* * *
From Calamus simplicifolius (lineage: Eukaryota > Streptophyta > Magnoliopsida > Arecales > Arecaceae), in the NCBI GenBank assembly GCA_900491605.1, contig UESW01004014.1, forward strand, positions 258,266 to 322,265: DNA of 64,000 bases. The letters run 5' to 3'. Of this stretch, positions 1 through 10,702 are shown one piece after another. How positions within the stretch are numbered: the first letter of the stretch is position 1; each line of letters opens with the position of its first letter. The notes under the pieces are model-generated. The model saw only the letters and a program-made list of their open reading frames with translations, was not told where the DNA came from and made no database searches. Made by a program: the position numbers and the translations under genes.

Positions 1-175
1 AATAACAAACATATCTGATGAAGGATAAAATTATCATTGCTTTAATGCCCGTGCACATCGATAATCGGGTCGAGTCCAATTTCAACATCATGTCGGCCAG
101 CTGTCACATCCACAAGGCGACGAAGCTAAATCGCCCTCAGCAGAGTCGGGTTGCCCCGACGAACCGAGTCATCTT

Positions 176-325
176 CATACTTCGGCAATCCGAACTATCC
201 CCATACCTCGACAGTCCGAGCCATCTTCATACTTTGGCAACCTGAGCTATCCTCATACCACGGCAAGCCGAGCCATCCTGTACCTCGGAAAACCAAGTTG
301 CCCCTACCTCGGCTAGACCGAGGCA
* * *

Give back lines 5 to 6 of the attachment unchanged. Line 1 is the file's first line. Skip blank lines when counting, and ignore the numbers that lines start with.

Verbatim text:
Positions 176-325
176 CATACTTCGGCAATCCGAACTATCC